In the article, “Organizations’ Planning for Succession Planning Seen Lacking” (May 25), Helen Chernikoff highlighted a critically important, looming challenge for the Jewish community. However, the two words “succession planning” are clearly highly emotive for both executives and boards, so it may be advisable to call it what it really is: leadership continuity and sustainability.
On an upbeat note, these transition challenges are increasingly being acknowledged as evidenced by my report’s broad-based funding. Twenty-three funders provided support including six prominent Jewish foundations, 12 large city Jewish federations as well Advancing Professional Women in the Jewish Community.
Another encouraging sign is that North American “umbrella” associations that represent organizations in the Jewish communal service field are providing enhanced programming and consultations to help executives and boards better prepare for the inevitable, yet often dreaded “stepping down” stages. Jewish Federations of North America, the Jewish Community Centers Association and Association of Jewish Family and Children’s Agencies are increasingly engaged in proactive initiatives.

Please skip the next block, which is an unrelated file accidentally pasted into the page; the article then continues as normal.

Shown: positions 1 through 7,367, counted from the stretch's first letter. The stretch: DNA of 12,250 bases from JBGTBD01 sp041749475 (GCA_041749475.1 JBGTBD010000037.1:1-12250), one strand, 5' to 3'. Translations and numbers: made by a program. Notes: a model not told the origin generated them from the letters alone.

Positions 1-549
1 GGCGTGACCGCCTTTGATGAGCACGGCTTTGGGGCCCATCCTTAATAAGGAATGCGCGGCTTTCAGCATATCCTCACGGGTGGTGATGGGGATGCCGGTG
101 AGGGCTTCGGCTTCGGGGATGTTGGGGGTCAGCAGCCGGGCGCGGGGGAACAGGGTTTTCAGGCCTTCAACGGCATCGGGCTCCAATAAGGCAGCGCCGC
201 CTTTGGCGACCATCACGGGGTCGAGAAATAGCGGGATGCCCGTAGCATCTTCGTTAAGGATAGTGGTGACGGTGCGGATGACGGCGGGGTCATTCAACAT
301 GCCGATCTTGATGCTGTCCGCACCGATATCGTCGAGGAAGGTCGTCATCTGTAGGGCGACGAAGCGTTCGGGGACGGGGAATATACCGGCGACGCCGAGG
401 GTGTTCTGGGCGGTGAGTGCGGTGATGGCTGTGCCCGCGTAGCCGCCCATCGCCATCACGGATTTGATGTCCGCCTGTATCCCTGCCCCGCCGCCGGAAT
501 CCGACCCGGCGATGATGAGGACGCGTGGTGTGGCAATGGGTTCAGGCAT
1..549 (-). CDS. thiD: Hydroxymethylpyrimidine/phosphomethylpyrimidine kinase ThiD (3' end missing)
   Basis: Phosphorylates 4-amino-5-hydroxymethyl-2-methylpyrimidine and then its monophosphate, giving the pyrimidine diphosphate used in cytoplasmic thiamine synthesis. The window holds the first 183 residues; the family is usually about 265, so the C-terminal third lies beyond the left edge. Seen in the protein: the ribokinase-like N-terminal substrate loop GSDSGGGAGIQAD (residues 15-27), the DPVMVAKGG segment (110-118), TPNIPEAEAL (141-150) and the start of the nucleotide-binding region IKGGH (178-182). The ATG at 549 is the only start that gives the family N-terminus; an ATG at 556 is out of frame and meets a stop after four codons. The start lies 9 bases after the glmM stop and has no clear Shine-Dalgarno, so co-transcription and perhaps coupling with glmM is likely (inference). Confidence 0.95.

The full report, to be released June 5 at the Jewish Communal Service Association conference in Baltimore, also underscores that this is not just a warning bell for better executive transitioning; the challenges ahead have untold implications for better upward movement within the talent pipeline, especially for strong Number 2s (a large majority who are women) and, as well, for high-potential young talent needing to be accelerated — before these people exit the field prematurely, out of frustration at not seeing viable, upward career trajectories.
That said, this research was launched principally because too many long-tenured, effective and dedicated executives, delay far too long (or maybe they’re in denial?) their own thinking/planning for next or “encore careers” after stepping down. Most will live another two decades or more and hope to continue making societal contributions. (Note the word “retire” is purposefully avoided since just playing golf, schmoozing with fellow old-timers, babysitting for grandchildren, etc. are much more the realm of our parents’ generations.)
Final note: I would be remiss not to acknowledge the support of Jeffrey Solomon of Andrea & Charles Bronfman Philanthropies as the initial “encourager”; Jacob Solomon, CEO of Miami Jewish Federation and president of the JCSA, and Brenda Gevertz, JCSA executive director.
Managing Director/Executive Coach, Noble Consulting Associates, Inc.